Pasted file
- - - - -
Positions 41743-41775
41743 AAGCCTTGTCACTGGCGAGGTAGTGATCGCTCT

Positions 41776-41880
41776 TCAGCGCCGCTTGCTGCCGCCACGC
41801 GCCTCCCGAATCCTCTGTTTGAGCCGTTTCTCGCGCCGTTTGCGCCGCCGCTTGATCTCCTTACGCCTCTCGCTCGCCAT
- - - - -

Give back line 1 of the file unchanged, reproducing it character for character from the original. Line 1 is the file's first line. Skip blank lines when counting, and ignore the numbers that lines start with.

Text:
Positions 41743-41775